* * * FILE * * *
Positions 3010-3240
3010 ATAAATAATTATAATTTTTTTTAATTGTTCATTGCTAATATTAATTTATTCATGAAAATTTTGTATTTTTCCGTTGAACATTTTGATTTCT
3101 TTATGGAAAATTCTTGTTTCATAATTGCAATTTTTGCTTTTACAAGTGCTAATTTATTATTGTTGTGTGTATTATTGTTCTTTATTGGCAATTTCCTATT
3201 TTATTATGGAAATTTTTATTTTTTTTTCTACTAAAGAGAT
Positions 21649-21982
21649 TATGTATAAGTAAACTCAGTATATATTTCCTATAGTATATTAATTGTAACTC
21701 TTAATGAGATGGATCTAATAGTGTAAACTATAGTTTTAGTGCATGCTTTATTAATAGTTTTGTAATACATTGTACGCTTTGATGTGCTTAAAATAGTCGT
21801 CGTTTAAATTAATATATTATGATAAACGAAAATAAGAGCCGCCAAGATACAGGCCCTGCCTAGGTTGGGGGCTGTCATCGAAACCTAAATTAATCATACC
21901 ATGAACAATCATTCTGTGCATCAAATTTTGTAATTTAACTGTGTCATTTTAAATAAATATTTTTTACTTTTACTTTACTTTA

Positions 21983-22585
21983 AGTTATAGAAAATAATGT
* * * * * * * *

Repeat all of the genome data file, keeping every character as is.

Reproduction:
Positions 3010-3240
3010 ATAAATAATTATAATTTTTTTTAATTGTTCATTGCTAATATTAATTTATTCATGAAAATTTTGTATTTTTCCGTTGAACATTTTGATTTCT
3101 TTATGGAAAATTCTTGTTTCATAATTGCAATTTTTGCTTTTACAAGTGCTAATTTATTATTGTTGTGTGTATTATTGTTCTTTATTGGCAATTTCCTATT
3201 TTATTATGGAAATTTTTATTTTTTTTTCTACTAAAGAGAT
Positions 21649-21982
21649 TATGTATAAGTAAACTCAGTATATATTTCCTATAGTATATTAATTGTAACTC
21701 TTAATGAGATGGATCTAATAGTGTAAACTATAGTTTTAGTGCATGCTTTATTAATAGTTTTGTAATACATTGTACGCTTTGATGTGCTTAAAATAGTCGT
21801 CGTTTAAATTAATATATTATGATAAACGAAAATAAGAGCCGCCAAGATACAGGCCCTGCCTAGGTTGGGGGCTGTCATCGAAACCTAAATTAATCATACC
21901 ATGAACAATCATTCTGTGCATCAAATTTTGTAATTTAACTGTGTCATTTTAAATAAATATTTTTTACTTTTACTTTACTTTA

Positions 21983-22585
21983 AGTTATAGAAAATAATGT